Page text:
Payroll & the Election
Payroll & the Election
Will the general election affect payroll?
The general election of 1841 had a major affect on income tax – will the general election of 2010 have a fundamental impact on taxation and, therefore, payroll?
Nobody knows but surely Messrs, Darling, Osborne and Cable have their ideas.
With the possibility of a change in government we take a look at a couple of payroll related aspects associated with governmental change. The mid-1800s saw the beginnings of significant social and economic change. The Whigs (now the Liberals) were in power from 1830, child labour was limited, slavery in the Empire ended, and Parliamentary reform gave representation to cities including Manchester and Liverpool, and to more of the middle classes. Railways transformed communications within Great Britain. The potato famine in Ireland began in the mid-1840s.
The general election of 1841 was won by the Conservatives with Sir Robert Peel as Prime Minister. Although he had opposed income tax, an empty Exchequer and a growing deficit gave rise to the surprise return of the tax in his 1842 Budget. Peel sought only to tax those with incomes above £150, and he reduced customs duties on 750 articles out of a total number taxed of 1,200. The less wealthy benefited, and trade revived as a consequence.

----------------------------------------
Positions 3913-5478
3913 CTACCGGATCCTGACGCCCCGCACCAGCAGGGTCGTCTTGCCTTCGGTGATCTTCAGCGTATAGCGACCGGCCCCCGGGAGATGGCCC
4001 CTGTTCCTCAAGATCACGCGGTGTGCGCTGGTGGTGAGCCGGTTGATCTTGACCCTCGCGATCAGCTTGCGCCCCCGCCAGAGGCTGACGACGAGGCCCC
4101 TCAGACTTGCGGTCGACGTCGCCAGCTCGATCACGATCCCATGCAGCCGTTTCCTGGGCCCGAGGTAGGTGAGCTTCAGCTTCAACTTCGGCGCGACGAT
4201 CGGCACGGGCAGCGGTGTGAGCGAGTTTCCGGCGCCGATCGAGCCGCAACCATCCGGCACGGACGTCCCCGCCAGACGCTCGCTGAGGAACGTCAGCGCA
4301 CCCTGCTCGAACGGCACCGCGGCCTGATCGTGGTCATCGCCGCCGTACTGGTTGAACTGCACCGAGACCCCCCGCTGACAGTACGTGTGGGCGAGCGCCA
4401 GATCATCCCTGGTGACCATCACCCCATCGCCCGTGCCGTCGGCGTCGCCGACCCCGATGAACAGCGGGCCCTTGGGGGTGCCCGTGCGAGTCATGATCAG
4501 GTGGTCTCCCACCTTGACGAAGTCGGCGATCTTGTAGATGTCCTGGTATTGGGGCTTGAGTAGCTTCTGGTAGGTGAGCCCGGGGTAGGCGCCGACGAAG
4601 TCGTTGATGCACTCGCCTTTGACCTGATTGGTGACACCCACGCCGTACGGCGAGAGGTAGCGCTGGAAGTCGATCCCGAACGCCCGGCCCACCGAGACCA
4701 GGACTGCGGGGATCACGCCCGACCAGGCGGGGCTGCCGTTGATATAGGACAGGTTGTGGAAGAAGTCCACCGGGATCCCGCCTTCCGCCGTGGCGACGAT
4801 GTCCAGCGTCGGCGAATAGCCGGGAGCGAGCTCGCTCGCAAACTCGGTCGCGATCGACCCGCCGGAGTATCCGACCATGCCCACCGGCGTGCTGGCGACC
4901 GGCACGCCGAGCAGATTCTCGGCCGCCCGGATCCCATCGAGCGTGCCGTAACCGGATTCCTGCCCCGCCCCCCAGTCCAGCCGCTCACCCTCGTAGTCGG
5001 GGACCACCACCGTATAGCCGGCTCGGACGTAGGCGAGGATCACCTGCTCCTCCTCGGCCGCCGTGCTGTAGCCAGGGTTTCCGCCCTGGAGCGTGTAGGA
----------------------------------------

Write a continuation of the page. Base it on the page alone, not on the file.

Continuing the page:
Peel’s income tax was imposed for three years, with the possibility of a two year extension. A funding crisis in the railways and increasing national expenditure ensured that it was maintained. For Peel, the debate was academic. In 1846 he repealed the Corn Laws - which supported farmers by inflating the price of corn when cheaper imports were available - and lost the support of much of his party.
The Whigs resumed power the same year to be joined by some notable ‘Peelites’.
As above Peel’s income tax was introduced as a temporary measure and today it is still’ legally, a temporary measure which is still going strong after 168 years! Income tax expires each year on 5 April and Parliament has to reapply it by an annual Finance Act.
From the introduction of income tax, Government-appointed Commissioners - usually the landed gentry - were responsible for administering and collecting taxes with Surveyors having a watching brief. This pattern is essentially the same today. Surveyors have since been renamed Inspectors, however, and now have total responsibility for assessment and collection whereas Commissioners resolve disputes but have no executive duties.
In 1833 the Board of Taxes and the Board of Stamps (controlling duties paid on documents on which house transactions, for example, are recorded) were combined in the Board of Stamps and Taxes, and in 1849 the Board of Excise was added to create the new Board of Inland Revenue. The Excise Department moved from the Inland Revenue to the Board of Customs in 1909. HM Customs & Excise and the Inland Revenue were re-united in 2005 to form HM Revenue & Customs.
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